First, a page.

It is truly remarkable what a difference two (2) years can make. If we could journey back to ‘2006’, Marylanders were in a state of disgust over the imminent increases in energy costs. Demanding change in Annapolis, the State elected a new Administration that promised to thwart energy hikes and cut taxes on both personal income and property for middle-income Marylanders. Surprisingly enough, Marylanders elected this new Administration despite a 60% approval rating of former Governor Ehrlich’s performance during his term.
Now, two (2) years later and under the Leadership of Governor O’Malley, Maryland received a “change”. Unfortunately, Governor O’Malley has delivered a “change” – unexpected and undesirable to Marylander’s expectations. In only his first term, Governor O’Malley raised all three (3) of its major tax rates.
“We have seen no record of any state having raised all three of its major tax rates in one fell swoop, but Maryland has done just that,” said Bill Ahern, referring to the hikes in the sales tax, corporate income tax, and the personal income tax. Mr. Ahren, the author of Maryland Flouts Regional Tax Competition with Historic Tax Hike, a study, conducted for the Tax Foundation.
During Special Session, the Governor introduced a tax proposal that was approved by the General Assembly. This proposal was the largest tax increase ($1.4 billion) in State history (with the most tax categories ever raised in a single legislative session). The reason for the tax increases, was to resolve the State’s budget shortfalls – these shortfalls were the result of Governor O’Malley’s budget for the ‘2008’ fiscal year. At no time was there any serious attempt to control spending, in fact, the Special Session created $128 million in net new spending.
Additional spending was further proposed and approved under the Governor’s submitted budget for the ‘2009’fiscal year. Increased state spending totaled $31.5 billion in ‘2009’; this was an increase of $1.8 billion or 5.9% from ‘2008’.
To recover the estimated $200 million that the computer services tax was to generate in state revenue, a new 6.25% tax will be imposed on Maryland taxpayers who make more than a million dollars a year. This new tax will be the eighth (8th) tax rate and bracket on personal income for Marylanders. The actual tax rate for most Maryland income over $1 million will total to 9.45% (this includes the new 6.25% rate on income over $1 million and local income tax).
Wealthy Marylanders are not the only ones suffering from the new changes brought by the new Administration, individuals making income from $50,000 to $100,000 have felt the effects. According to the study, “middle-income taxpayers are still more heavily taxed in Maryland than any other state in the region.” In fact, there are now only five (5) states in the U.S.-California, Hawaii, Iowa, Maine, and Oregon, where a couple with $75,000 in taxable income might be in a higher tax bracket than an average Maryland couple.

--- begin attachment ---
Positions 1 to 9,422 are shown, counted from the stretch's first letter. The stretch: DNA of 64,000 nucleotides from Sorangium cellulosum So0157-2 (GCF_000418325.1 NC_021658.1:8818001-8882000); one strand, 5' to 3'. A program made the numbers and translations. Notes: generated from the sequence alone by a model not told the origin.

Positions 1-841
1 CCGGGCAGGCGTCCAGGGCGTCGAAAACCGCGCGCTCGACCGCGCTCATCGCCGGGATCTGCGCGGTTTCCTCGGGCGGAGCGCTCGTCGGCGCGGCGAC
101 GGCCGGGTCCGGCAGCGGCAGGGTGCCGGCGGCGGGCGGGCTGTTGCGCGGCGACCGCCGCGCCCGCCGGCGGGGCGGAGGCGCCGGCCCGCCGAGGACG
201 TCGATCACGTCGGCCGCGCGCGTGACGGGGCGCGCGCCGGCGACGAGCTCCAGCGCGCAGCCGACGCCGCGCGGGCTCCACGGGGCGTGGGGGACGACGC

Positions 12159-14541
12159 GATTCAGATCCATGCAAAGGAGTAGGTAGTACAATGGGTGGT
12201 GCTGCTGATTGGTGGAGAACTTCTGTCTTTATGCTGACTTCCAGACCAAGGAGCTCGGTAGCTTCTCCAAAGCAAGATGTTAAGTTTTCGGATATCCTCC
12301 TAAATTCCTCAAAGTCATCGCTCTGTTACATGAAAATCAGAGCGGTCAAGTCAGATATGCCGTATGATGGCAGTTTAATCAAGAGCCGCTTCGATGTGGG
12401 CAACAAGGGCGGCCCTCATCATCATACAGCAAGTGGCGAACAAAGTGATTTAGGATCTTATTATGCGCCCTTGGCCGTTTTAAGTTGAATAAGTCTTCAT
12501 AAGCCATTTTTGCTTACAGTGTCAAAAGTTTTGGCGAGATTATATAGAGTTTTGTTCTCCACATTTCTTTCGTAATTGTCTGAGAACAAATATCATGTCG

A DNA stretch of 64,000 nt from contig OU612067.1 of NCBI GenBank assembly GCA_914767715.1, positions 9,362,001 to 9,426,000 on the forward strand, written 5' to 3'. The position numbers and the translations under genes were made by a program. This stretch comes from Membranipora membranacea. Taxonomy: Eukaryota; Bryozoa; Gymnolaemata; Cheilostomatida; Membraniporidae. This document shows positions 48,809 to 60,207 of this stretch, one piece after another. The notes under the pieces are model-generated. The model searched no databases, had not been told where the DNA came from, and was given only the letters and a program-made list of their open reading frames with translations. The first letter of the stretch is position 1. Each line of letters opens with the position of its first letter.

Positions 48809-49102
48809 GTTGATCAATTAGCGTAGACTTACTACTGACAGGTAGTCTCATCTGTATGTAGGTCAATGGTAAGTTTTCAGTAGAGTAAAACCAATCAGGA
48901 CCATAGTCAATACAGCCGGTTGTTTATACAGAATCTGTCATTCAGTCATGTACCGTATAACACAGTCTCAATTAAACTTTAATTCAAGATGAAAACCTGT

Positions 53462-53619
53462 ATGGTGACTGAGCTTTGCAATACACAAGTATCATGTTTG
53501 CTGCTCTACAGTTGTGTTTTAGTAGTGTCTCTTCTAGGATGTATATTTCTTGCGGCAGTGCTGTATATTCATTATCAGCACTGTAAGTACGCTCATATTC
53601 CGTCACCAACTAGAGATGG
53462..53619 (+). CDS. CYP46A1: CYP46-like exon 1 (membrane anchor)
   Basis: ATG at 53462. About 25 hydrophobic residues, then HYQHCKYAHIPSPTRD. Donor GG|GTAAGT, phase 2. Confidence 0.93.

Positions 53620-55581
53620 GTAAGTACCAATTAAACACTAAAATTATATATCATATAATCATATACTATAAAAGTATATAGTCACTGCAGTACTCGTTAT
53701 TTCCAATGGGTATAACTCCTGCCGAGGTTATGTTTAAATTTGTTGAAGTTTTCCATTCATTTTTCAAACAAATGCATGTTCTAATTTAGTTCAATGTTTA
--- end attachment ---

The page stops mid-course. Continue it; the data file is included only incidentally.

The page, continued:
In comparison to neighboring states, such as Delaware (6.82%), West Virginia (6.50%), Virginia (5.75%), and Pennsylvania (4.35%), Maryland ranks first for personal income tax rates for middle-income individuals as of January 1, 2008.3 The Maryland rate for middle-income workers is about 7.5% (4.75% state, plus 2.73% local). The personal income rate in Maryland is contributed to the high local income taxes. Maryland is one (1) of only fourteen (14) states that permit county-level income taxes and has much higher local tax rates than the other thirteen (13).
Exasperated by the new changes brought about by Governor O’Malley, many middle-income Marylanders are still waiting for the Governor to “cash in” on his promises he made two (2) years ago to cut property and income taxes during his election campaign. These Marylanders should not be fooled that he will make “good” on such promises, now or during the remainder of his term, because when the General Assembly dismissed those tax cut ideas, the Governor made no issue of it.
These two (2) years under Governor O’Malley clearly provide an exercise of egregious political rhetoric, and false promises. If the Governor does not hold himself accountable and redress these economic atrocities that he has placed on every Maryland taxpayer, the only “change” that could happen in two (2) years, is another change in Administrations.
Member, House of Delegates